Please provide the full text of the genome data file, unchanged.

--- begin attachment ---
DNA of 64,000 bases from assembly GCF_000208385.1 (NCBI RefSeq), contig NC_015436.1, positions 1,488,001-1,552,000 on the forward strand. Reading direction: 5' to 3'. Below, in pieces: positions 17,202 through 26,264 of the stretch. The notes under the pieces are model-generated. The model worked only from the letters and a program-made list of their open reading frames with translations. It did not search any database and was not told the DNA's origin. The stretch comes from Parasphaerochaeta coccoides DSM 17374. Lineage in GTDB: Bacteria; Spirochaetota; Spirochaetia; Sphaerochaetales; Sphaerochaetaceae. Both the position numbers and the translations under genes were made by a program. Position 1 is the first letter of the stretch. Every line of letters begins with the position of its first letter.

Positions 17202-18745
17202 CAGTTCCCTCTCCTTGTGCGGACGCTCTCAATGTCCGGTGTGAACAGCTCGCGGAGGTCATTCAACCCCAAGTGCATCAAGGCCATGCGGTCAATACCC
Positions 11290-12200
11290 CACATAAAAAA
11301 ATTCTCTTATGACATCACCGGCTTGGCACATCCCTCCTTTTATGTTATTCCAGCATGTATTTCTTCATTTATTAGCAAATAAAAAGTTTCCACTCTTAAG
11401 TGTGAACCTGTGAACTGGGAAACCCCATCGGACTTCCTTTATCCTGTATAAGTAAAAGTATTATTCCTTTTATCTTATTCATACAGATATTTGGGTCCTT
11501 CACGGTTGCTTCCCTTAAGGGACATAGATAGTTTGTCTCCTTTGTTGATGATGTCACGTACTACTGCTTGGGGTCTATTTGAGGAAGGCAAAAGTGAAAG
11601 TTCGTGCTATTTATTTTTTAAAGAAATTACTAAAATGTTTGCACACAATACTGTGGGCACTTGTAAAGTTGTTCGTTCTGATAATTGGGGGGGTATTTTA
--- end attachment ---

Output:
DNA of 64,000 bases from assembly GCF_000208385.1 (NCBI RefSeq), contig NC_015436.1, positions 1,488,001-1,552,000 on the forward strand. Reading direction: 5' to 3'. Below, in pieces: positions 17,202 through 26,264 of the stretch. The notes under the pieces are model-generated. The model worked only from the letters and a program-made list of their open reading frames with translations. It did not search any database and was not told the DNA's origin. The stretch comes from Parasphaerochaeta coccoides DSM 17374. Lineage in GTDB: Bacteria; Spirochaetota; Spirochaetia; Sphaerochaetales; Sphaerochaetaceae. Both the position numbers and the translations under genes were made by a program. Position 1 is the first letter of the stretch. Every line of letters begins with the position of its first letter.

Positions 17202-18745
17202 CAGTTCCCTCTCCTTGTGCGGACGCTCTCAATGTCCGGTGTGAACAGCTCGCGGAGGTCATTCAACCCCAAGTGCATCAAGGCCATGCGGTCAATACCC
Positions 11290-12200
11290 CACATAAAAAA
11301 ATTCTCTTATGACATCACCGGCTTGGCACATCCCTCCTTTTATGTTATTCCAGCATGTATTTCTTCATTTATTAGCAAATAAAAAGTTTCCACTCTTAAG
11401 TGTGAACCTGTGAACTGGGAAACCCCATCGGACTTCCTTTATCCTGTATAAGTAAAAGTATTATTCCTTTTATCTTATTCATACAGATATTTGGGTCCTT
11501 CACGGTTGCTTCCCTTAAGGGACATAGATAGTTTGTCTCCTTTGTTGATGATGTCACGTACTACTGCTTGGGGTCTATTTGAGGAAGGCAAAAGTGAAAG
11601 TTCGTGCTATTTATTTTTTAAAGAAATTACTAAAATGTTTGCACACAATACTGTGGGCACTTGTAAAGTTGTTCGTTCTGATAATTGGGGGGGTATTTTA